Everything You Need To Know About Anchovies

Everybody knows what anchovies are. Those little silver slivers of fish oh so many people and mutant, crime-fighting turtles love to hate might need some revisiting. NPR described these little fish of the herring family as pungent, intensely fishy, and salty, which is exactly the reason why it's important to give them a second chance if you're not already on the 'chovy train. Anchovies are one of those rare foods that have that mysterious fifth taste known as umami. And Oooh Mami, the savoriness of anchovies is what keeps you coming back for more.

Part of the reason these little fish get such a bad rap is due to the processing that they go through, but the fish itself isn't the one to blame there. It's been an ingredient used across the globe since ancient times. From the ancient Romans to Chinese, anchovies have been used in condiments precisely because of what a powerful punch comes out of such a tiny little fish. And though they may have been used primarily for that strong taste, it's not the only reason people should give anchovies a second chance.

The health benefits of anchovies

Anchovies not only pack a punch flavor-wise, but can give a jolt to your system when it comes to health benefits. According to Health Benefits Times, anchovies can do a plethora of things for your body, starting with the immense amounts of omega-3 fatty acids that do their best to banish the unwanted cholesterol that binds up arteries, which is responsible for things like strokes and heart attacks. Omega-3 even has properties linked to anti-inflammatory effects. But of course, that's not all.

Being rich in the mineral selenium and vitamin E, this tiny, little fish do a great deal of good when it comes to promoting healthy skin. Not bad for something generally considered visceral and slimy. Vitamin E can even reduce the risk of sunburn. The combination of these nutrients help prevent things like breakouts and promote smooth skin and a nice complexion, though these are just a handful of the benefits. Others include promoting bone health, weight loss, and a healthy digestive system, as well as tissue repair and salty goodness.

Where to get fresh anchovies

Though traditionally a Mediterranean component, anchovies have been finding their way into grocery stores and popular restaurants across the States. According to The New York Times, big name chefs, Mario Batali included, have been buying up fresh anchovies and throwing this little underdog of a fish onto menus. While some are mixed in with potato salads or green, anchovies have been finding their way into pasta dishes and garnishes for other seafood second courses.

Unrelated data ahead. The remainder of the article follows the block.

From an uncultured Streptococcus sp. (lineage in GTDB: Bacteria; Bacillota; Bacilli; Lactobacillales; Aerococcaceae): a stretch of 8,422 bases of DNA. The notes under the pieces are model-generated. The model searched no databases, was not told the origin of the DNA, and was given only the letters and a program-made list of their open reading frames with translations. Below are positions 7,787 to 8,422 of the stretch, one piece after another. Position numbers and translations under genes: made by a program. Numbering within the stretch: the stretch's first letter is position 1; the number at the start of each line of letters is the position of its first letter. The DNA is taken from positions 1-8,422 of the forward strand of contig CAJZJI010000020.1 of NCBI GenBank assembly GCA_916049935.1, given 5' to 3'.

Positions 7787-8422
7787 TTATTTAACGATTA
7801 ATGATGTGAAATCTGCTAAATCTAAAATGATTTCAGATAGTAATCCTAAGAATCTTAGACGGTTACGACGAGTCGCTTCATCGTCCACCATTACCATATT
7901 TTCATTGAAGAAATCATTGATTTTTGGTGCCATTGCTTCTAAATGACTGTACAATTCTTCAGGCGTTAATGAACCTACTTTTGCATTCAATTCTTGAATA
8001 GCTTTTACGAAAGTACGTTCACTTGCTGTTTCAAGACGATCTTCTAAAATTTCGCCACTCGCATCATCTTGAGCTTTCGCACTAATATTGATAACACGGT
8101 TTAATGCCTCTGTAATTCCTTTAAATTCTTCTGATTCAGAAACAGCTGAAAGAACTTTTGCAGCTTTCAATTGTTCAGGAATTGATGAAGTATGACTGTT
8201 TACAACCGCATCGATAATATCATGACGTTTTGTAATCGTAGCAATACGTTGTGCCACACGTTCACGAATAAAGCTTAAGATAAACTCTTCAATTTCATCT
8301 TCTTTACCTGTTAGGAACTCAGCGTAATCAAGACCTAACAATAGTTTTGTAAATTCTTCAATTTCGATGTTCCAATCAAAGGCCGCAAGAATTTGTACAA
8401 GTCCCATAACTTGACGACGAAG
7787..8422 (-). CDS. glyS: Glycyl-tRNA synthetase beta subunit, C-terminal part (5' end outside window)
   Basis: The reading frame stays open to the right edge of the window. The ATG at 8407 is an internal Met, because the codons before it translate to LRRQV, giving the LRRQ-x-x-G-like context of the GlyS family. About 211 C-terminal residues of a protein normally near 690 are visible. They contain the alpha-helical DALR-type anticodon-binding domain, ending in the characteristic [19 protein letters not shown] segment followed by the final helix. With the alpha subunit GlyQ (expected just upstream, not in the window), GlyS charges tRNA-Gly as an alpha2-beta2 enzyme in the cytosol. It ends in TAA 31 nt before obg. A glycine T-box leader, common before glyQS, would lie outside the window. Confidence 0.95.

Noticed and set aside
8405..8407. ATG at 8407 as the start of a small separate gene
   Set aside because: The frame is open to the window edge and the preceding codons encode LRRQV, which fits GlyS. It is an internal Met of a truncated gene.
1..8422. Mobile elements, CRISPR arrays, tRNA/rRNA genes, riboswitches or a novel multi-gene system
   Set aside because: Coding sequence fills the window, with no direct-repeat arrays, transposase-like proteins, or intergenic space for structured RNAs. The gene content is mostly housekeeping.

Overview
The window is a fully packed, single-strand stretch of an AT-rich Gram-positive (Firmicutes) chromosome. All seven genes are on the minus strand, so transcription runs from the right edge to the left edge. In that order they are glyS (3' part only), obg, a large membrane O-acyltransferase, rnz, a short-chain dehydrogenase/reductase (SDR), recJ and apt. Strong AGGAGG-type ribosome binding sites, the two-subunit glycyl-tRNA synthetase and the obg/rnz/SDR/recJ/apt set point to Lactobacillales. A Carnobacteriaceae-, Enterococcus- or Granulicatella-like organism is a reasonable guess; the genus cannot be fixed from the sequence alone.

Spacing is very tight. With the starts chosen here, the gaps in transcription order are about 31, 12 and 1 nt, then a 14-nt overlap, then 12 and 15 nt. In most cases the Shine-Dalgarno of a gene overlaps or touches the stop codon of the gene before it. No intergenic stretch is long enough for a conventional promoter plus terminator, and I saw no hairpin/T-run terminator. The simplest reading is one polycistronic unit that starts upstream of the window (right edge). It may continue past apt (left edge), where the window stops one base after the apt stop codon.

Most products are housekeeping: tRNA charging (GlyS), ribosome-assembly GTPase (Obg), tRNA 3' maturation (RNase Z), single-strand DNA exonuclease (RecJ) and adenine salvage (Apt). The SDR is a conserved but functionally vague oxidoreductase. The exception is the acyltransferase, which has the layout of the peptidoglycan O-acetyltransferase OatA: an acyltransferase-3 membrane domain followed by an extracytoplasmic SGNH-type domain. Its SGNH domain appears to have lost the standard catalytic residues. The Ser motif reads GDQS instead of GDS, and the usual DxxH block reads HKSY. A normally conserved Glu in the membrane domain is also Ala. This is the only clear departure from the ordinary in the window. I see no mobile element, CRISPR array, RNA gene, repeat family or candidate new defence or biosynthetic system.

While anchovies may not have been thought of as the most elegant fish to dine on, a lot of upscale, chic grocery stores have been adding them to the aisles. Places like Balducci's, Dean & DeLuca, and Eli's Manhattan have begun carrying marinated anchovies from anywhere between $12 and $20 a pound. If that sounds a little on the pricey side, there are always other options, as seafood markets will carry them at a fraction of the price. Or if you're looking for a fraction of a fraction of the price, there are always the canned and jarred 'chovies, ever present and passed by in most supermarkets.

Canned and jarred anchovies and how to store them

While fresh anchovies may be ideal, My Recipes doesn't think you need to shy away from them just because they're in a tin. In fact, canned anchovies tend to be better than in a glass jar on account of the fish lying down, making it easier to preserve their fragile bodies when removing them. Since the fish are usually standing up, anchovies in jars are going to be different levels of quality, depending on where they are inside.

One thing to be careful of when using canned or jarred anchovies is how they're stored. While it may be obvious that fresh fish need to be kept cool and consumed quickly, anchovies, in general, are very sensitive to heat. Even though they may not be refrigerated in the store, it's best to keep your anchovies in a cool place when brought home, as they have a tendency to dissolve when stored in fluctuating temperatures. However, that isn't to say there aren't some tricks to keep your newly beloved anchovies safe when out of the fridge.

The anchovy life hack

While anchovies are becoming more and more popular across the globe, southern Italians have been using a very simple trick that is sure to be a dinner party favorite. According to La Cucina Italiana, places like Sicily and the Campania regions of Italy have, historically, been marinating raw anchovies and serving them up as easy, flavorful appetizers that anyone can enjoy. All you need is some anchovies, lemon juice, parsley, olive oil, pink pepper, and garlic.

The steps are incredibly simple. First thing is to clean your anchovies, if they're not already cleaned for you. You can do this by pressing down between the head and the body of the fish lightly, and letting the head fall off, then running your finger down the belly and pulling the backbone out. Run them under some water and dry them off gently. Then you just put your anchovies in a tray and cover them with oil, mixing in the parsley, lemon juice, pink pepper, and chopped garlic. Then, pop a sheet of plastic wrap over the tray and let them sit in the fridge for about 48 hours. And buon appetito!